Sustained vs. immediate release

Sustained release

In order to avoid high peak plasma drug levels after repeated oral administration, sustained release tablets were developed. Besides the avoidance of toxic high peak concentrations, sustained release tablets also prolong the duration of drug action.

Examples of drugs available as sustained release tablets (or retard tablets) are theophylline, nifedipine, and verapamil.

Another novel utilization of enteric coating can be seen with Pentasa® (mesalazine) granules. The enteric coating of the granules is resistant to the 5.5 pH found in the duodenum, but dissolves in distal ileum when the pH reaches 7.5. Since this drug is used to treat ulcerative colitis, this design allows the drug to be active where it is most needed.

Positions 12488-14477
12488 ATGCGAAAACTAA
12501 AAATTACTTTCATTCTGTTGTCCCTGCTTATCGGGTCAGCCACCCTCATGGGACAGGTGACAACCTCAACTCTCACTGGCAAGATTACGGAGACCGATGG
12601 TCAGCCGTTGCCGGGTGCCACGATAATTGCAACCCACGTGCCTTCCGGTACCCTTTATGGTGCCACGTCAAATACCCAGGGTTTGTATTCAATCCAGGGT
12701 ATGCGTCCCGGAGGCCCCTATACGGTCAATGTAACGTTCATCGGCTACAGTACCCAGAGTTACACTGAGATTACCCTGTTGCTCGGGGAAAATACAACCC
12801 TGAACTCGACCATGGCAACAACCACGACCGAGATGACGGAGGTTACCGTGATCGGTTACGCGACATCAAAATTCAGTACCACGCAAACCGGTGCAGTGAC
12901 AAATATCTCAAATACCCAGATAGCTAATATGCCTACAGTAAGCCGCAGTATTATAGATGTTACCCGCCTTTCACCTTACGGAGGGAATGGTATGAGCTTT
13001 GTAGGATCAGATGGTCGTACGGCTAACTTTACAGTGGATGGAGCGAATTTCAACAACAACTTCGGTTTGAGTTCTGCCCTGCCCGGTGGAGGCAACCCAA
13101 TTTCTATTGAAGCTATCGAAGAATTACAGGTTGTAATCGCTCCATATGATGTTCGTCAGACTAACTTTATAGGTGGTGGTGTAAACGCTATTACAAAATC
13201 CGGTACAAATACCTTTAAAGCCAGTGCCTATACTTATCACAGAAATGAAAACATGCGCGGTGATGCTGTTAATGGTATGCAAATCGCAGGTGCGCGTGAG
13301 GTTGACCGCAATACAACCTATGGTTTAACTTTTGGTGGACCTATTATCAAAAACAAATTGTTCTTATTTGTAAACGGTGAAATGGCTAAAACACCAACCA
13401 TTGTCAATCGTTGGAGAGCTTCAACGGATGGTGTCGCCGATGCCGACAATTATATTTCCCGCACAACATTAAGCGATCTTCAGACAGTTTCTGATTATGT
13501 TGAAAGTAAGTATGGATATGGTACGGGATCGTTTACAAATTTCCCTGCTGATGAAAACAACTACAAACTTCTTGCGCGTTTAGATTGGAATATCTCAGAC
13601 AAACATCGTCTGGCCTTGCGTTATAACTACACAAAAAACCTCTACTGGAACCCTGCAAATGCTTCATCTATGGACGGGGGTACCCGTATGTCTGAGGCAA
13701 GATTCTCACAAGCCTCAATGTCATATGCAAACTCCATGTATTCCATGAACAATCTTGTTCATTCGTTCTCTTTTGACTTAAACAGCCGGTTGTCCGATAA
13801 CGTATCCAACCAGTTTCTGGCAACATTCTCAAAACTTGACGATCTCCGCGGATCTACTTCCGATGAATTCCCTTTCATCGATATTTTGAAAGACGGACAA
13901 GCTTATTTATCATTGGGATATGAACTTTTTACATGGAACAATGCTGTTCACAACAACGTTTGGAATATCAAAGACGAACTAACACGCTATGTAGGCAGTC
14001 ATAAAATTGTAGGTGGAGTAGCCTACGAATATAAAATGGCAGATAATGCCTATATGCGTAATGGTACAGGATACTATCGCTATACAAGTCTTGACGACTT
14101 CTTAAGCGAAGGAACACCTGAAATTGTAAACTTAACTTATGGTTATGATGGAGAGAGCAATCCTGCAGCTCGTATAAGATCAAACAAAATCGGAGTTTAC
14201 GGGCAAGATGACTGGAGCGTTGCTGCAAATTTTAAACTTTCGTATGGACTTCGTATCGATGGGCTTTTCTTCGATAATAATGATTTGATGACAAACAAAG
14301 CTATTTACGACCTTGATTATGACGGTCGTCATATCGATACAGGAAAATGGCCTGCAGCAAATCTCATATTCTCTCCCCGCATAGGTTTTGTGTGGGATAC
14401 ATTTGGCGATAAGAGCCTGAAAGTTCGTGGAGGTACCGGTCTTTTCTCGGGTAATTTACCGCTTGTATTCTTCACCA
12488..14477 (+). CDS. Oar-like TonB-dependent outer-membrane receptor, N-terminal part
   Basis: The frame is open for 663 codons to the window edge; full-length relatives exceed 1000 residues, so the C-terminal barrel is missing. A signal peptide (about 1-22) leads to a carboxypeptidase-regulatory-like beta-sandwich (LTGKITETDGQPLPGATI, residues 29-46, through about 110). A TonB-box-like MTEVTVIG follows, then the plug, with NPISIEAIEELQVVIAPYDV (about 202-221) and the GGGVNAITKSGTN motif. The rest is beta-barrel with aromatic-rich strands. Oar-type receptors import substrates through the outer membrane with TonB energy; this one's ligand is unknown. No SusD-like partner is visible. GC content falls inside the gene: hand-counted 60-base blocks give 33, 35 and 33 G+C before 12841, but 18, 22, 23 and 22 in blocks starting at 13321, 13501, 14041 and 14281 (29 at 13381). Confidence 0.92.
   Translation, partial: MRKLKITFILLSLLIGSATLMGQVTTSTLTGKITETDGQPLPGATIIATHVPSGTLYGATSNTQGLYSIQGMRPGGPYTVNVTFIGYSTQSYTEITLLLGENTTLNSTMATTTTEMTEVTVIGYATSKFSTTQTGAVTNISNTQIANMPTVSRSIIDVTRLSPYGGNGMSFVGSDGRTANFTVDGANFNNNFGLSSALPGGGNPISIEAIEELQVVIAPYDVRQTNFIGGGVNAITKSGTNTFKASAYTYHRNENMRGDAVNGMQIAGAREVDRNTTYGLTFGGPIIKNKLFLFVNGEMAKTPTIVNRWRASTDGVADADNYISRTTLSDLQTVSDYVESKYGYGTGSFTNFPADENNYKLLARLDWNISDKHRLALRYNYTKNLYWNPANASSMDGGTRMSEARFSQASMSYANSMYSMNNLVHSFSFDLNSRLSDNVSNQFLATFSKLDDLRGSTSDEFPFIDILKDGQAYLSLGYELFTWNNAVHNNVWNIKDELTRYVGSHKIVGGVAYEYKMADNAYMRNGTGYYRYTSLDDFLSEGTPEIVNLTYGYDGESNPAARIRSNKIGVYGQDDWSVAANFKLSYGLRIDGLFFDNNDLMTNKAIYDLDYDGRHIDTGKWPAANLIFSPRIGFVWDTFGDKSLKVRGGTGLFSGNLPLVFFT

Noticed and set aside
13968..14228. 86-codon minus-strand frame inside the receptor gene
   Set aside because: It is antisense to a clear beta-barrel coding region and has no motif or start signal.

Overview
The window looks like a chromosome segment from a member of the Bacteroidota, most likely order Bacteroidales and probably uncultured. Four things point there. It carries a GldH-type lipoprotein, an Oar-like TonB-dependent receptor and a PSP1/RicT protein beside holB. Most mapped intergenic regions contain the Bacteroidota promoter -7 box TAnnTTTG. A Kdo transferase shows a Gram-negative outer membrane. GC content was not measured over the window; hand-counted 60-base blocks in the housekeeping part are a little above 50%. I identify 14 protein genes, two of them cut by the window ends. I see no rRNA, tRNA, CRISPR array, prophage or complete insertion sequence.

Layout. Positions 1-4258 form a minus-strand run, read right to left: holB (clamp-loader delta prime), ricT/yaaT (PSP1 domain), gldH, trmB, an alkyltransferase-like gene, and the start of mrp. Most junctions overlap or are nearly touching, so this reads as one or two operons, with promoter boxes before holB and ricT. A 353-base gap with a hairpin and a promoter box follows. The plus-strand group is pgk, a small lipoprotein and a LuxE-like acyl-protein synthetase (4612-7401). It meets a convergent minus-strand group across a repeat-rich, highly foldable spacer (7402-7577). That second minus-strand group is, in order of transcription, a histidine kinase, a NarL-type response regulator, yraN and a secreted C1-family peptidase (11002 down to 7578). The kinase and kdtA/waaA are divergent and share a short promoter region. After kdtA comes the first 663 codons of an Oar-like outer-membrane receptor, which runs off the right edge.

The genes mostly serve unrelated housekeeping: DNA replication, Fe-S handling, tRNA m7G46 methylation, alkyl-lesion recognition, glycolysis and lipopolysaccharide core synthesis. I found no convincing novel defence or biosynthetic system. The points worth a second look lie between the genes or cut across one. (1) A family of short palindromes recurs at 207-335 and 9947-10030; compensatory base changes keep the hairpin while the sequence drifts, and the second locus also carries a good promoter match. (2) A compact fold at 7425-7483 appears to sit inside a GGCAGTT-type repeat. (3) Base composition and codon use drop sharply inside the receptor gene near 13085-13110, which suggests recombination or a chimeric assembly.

See how different dosage forms and regimens will effect serum concentrations by clicking here.


What is the advantage of diclofenac 100 mg as a slow release tablet compared to diclofenac as a normal tablet in an equal dose of 100 mg?